Corporate, Business, and Functional Managers
CORPORATE STRATEGY
• Where to compete (industry, markets, and geography)
BUSINESS STRATEGY
• How to compete (cost leadership, differentiation, or
integration)
FUNCTIONAL STRATEGY
• How to implement a business strategy
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2.3 The Strategic Management
Process
When strategizing for competitive advantage, managers rely
on three different approaches. This order represents how
these approaches were developed over time.
STRATEGIC PLANNING
SCENARIO PLANNING
STRATEGY AS PLANNED EMERGENCE
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Top-Down Strategic Planning
 Top-down strategic planning – Rational, top-down
process aiding in programming for future success
 Information flows only one way: top-down.
 Centralized strategic intelligence and decision-making
 Exhibit 2.6 illustrates the three steps of analysis,
formulation, and implementation in a traditional topdown strategic planning process.
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Scenario Planning
Managers envision different what-if scenarios to
anticipate plausible futures.
 Scenario planning takes place at both the corporate
and business levels of strategy.
 Addresses both optimistic and pessimistic futures
 Exhibit 2.7 illustrates the use of scenario planning
with the AFI strategy framework.
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Strategy as Planned Emergence:
Top-Down and Bottom-Up
 Critics of top-down and scenario planning argue that
strategic planning is not the same as strategic
thinking.
 Most notable of these critics, Henry Mintzberg,
proposed a third approach to the strategic management
process.
 From this viewpoint, managers must synthesize all
available input from different internal/external sources
into an overall strategic vision.
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Strategy Highlight 2.2
Starbucks’s CEO: “It’s Not What We Do”
 The story of Frappuccino® is chronicled in this Strategy
Highlight, including:
• The strong resistance by top executives
• The tenacious determination of one store manager, Diana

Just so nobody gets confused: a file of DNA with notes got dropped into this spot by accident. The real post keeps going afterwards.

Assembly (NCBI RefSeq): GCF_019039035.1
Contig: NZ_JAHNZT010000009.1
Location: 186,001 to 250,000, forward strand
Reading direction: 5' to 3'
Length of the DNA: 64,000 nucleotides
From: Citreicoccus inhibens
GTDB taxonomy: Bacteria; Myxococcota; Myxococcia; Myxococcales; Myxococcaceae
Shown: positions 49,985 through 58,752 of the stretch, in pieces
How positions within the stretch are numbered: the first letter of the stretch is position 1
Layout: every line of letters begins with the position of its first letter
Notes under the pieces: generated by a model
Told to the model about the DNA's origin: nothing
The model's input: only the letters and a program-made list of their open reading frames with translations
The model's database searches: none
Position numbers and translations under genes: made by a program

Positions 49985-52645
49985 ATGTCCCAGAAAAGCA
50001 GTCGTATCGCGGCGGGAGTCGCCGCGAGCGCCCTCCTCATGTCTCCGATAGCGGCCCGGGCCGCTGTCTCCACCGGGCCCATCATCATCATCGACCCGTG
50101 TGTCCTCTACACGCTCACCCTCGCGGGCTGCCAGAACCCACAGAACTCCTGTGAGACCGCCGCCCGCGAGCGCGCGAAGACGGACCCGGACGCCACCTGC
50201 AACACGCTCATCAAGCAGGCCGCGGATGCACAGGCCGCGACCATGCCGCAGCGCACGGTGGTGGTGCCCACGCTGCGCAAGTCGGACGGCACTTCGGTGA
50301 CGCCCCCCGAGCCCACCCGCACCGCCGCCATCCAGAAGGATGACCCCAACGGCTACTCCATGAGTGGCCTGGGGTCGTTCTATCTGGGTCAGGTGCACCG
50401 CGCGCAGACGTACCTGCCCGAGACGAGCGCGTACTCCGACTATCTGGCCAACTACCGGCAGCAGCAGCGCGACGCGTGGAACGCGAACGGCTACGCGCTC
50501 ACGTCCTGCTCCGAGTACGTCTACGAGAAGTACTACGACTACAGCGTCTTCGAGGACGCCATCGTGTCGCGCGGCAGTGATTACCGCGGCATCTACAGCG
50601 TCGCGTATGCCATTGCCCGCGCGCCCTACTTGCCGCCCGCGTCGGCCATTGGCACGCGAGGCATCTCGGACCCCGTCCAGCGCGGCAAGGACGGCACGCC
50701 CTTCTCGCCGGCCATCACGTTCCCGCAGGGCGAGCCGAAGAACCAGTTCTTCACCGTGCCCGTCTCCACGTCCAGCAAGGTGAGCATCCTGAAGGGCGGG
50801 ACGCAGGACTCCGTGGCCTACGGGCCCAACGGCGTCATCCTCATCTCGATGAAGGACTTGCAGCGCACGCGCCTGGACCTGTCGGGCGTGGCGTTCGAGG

• The importance of a product champion for autonomous
innovation
• The culmination of Frappuccino being a billion-dollar
business for Starbucks
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STRATEGIC INITIATIVES VIA AUTONOMOUS ACTIONS:
 Championed by a mid-level engineer, GE’s leadership
relented and bought Enron Wind for $200 million.
 A huge success, generating revenues over $10 billion in
2012, this acquisition opened up significant alternativeenergy opportunities, including GE’s ecomagination.
 From product-oriented to consumer-oriented, from
Welch to Immelt, GE transitions are underscored.
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2.4 Implications for the Strategist
TWO NECESSARY INGREDIENTS
 To create a powerful foundation for strategy
formulation and implementation, the basis for
gaining and sustaining a competitive advantage:
• First, the firm needs an inspiring vision and mission
backed up by ethical values.
• Second, the firm needs an effective strategic management
process.
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ChapterCase 2
© Neville Elder/Corbis
Consider This…
 The stakeholder strategy approach adopted by Indra
Nooyi is applauded by some, yet performance under
PepsiCo’s “Performance with a Purpose” vision is
lagging behind Coke and Diet Coke.
 Should Ms. Nooyi be replaced?
 Should PepsiCo be split into a beverage and snack
foods company in order to leverage unbundled profit
potential?